Comparison between different generations can never be reliable but everyone likes to make them anyway.
The current debate features the relative merits of new star Barcia Bale, with its immaculate record, and champion Brett Lee. Basically, it’s hard to argue with 11 out of 11, but I am inclined to take up breeder Paul Wheeler’s suggestion and wait a few months until Barcia Bale reaches its likely peak. Top level competition might be the key indicator.
One clue comes from the Wheeler policy of starting Barcia Bale’s career at 21 months, and that only for a Qualie. Its first race start was at 24 months, meaning it had a maturity advantage over many of its early opponents. On the other hand, Brett lee got going unusually early for a male at 16 months of age and retired to stud two months shy of its 3rd birthday. Brett Lee was also a much smaller dog (30.5kg) than Barcia Bale (35.5kg).
Meantime, note that Brett Lee was quicker at Horsham, which is arguably a much faster track today, and at The Meadows, which has also had the benefit of some re-jigging (it is now 7m longer but that is offset by new timing gear). They are the only tracks common to both dogs at this stage but we will have to see if Barcia Bale gets to the Nationals at Hobart (subject to tonight’s Bulli final) where Brett Lee was responsible for a 25.57 run over 457m at the old track. Add about 0.12 to convert to 461m at Elwick (based on average winning times at the two tracks.
Another difference – and it is slight – is that Brett Lee led all the way in 30 of its 37 wins. In its 7 losses (resulting in 6 seconds) it did not lead. So far, Barcia Bale has come from a little behind in 3 of its 10 wins. Once again, the opposition has been considerably different but Barcia Bale may be the stronger finisher. That would be something it has in common with some other members of the litter – Baggett Bale, for example.
Interestingly, neither dog raced at Sandown, bar Brett Lee’s final race, which it lost.
However, if you think back, it brings into perspective how dogs gallop around a turn. No two have the same habits. Some are better able to maintain speed than others. Brett Lee’s awesome 28.88 run around the tight Angle Park track tells us that he had no trouble holding up in that area. He also ran 28.96 and 29.04, so that’s a trio which is unlikely ever to be equalled or even approached – a Usain Bolt effort. Another comparison is available when you examine Lansley Bale’s form around The Meadows (more circular) with Sandown (more cigar shaped). He always did much better around the former, indicating that speed on the turn was his forte. In contrast, both Assassins – Awesome and Whisky – were ordinary at Angle Park and not a lot better at the Meadows, but they killed Sandown and the big tracks. While both got out in the centre of the straights they did get round turns fairly neatly – no doubt why they stacked up so many records.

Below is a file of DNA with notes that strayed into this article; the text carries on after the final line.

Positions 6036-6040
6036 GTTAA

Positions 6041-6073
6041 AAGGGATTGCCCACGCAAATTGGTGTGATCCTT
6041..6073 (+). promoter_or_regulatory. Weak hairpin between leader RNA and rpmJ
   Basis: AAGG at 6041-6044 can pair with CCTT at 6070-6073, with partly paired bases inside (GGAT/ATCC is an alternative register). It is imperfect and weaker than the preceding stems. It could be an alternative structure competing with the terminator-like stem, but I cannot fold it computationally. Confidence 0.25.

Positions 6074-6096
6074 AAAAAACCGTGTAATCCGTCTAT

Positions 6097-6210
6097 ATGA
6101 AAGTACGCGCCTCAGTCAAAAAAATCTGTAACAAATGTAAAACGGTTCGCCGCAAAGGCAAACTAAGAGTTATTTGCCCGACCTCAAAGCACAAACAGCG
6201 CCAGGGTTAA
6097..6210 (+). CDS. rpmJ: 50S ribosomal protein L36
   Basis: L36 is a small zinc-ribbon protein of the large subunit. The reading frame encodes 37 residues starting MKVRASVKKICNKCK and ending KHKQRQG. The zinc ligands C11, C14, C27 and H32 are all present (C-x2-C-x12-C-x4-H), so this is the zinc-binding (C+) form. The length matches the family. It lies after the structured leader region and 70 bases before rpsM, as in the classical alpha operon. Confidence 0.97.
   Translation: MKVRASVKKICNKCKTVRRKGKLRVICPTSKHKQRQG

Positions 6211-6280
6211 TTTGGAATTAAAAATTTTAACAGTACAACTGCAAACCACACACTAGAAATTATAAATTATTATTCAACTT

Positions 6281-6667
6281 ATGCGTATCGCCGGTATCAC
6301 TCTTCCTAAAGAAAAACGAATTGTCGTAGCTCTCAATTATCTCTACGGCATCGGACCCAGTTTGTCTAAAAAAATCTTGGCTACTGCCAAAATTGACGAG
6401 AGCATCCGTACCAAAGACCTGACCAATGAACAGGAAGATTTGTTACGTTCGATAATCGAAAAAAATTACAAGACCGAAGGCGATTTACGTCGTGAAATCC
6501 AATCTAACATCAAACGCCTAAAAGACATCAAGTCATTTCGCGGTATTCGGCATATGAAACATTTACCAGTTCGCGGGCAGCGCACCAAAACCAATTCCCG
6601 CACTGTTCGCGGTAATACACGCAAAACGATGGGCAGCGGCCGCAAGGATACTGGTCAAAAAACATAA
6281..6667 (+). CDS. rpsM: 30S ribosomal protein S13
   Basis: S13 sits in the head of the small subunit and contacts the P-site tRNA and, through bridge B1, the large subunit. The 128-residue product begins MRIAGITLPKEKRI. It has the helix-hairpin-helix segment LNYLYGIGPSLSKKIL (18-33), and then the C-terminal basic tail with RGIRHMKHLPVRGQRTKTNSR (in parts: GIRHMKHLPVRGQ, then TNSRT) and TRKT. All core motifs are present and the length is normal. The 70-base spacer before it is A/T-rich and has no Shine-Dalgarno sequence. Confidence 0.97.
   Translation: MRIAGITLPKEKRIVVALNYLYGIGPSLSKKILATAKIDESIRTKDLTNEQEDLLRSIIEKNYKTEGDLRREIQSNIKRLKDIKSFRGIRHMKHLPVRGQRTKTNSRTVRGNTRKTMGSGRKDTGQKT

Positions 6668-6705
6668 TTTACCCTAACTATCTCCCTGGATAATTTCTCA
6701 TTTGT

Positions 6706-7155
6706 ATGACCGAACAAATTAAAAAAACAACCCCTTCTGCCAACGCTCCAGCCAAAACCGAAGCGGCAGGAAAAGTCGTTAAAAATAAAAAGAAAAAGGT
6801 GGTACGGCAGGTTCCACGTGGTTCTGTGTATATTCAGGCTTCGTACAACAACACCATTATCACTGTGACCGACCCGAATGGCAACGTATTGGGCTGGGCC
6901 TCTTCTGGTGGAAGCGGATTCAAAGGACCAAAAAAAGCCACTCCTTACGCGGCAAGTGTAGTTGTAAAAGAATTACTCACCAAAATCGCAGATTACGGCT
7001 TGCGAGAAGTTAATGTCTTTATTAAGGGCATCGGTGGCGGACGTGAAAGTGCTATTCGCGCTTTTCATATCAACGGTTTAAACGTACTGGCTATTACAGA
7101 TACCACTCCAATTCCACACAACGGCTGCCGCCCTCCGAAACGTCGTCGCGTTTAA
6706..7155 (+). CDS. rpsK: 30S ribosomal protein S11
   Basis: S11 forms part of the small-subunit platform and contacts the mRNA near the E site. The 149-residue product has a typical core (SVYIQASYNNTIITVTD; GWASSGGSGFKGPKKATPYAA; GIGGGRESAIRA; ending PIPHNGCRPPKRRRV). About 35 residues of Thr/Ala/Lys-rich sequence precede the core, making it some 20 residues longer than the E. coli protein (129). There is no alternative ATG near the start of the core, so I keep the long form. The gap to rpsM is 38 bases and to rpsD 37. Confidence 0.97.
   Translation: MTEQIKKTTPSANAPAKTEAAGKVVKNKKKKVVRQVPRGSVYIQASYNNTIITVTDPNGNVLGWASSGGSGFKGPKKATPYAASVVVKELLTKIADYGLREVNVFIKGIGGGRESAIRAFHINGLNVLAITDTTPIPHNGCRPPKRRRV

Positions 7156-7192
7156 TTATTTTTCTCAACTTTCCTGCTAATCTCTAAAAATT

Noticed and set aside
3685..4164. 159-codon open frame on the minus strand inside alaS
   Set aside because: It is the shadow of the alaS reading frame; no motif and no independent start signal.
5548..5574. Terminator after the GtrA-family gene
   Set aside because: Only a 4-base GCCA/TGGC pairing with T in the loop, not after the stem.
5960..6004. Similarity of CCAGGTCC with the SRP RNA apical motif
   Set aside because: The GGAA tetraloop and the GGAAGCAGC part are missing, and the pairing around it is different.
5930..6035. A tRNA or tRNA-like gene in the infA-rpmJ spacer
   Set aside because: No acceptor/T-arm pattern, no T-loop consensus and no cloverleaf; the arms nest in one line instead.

Incidentally, note that both Brett Lee and Lansley Bale are in the background of Barcia Bale’s pedigree.
In fact, that gives the lie to over-eager comparisons with the newcomer. Brett Lee not only had a spectacular race history – Easter Eggs and the like – but had a massive influence on breeding, both here and overseas. To say that Barcia Bale would do likewise is not impossible but very ambitious indeed.
Anyway, back to the track. The point is that dogs aint dogs, and track designers need to recognise that. This does not mean that all tracks should have identical properties. But it is necessary to realise which cause produces what effect. A line should be drawn between features which inconvenience the odd dog and those which affect the whole field.
Bend starts are the obvious example of the latter. Another is the cutaway first turn concept, most recently introduced at Maitland after GRNSW wrongly claimed it had been a success elsewhere. Two years experience there shows that it has biased the running, more so than usual, in favour of dogs in boxes 1 and 2 and to some extent in 8. They easily lead the sectional times list. Others suffer unless they are good enough to jump in front.
The same cause and the same result occur at Launceston and Cannington, and often at Wentworth Park. For example, in the last National Championship at Launceston, Immortal Love (1) jumped with the field but then got a big break as they went around the first turn and won nicely. Earlier this year, Oaks Road (2) did the same thing in the Perth Cup while others ran off at the turn. Godsend (1) did it in the Silver Chief at The Meadows. Lochinvar Marlow (1) did it in the Paws of Thunder at Wenty. They were not necessarily the best gallopers in the field but the favourable box and the nature of the turn allowed them to nick further away from the rest of the field.
A bias is a left-handed way of solving a problem. Far better to analyse the issues scientifically and come up with solutions that are fairer to all. Not perfect, but fair. This is national issue so it’s down to Greyhounds Australasia to organise such a study.
Happily, the Elwick track at Hobart is a very good one. There can be no excuses there.
Note: Since Brett Lee’s demise, two dogs have pinched its name, one in Chile and one Pakistan-owned (no doubt a cricket follower), both with strong Irish influences. Surely some things are sacred, particularly in Ireland where a string of Australian sires has added considerably to the local scene. Indeed, the Chile version traces back to Top Honcho and the Pakistani one back to Head Honcho.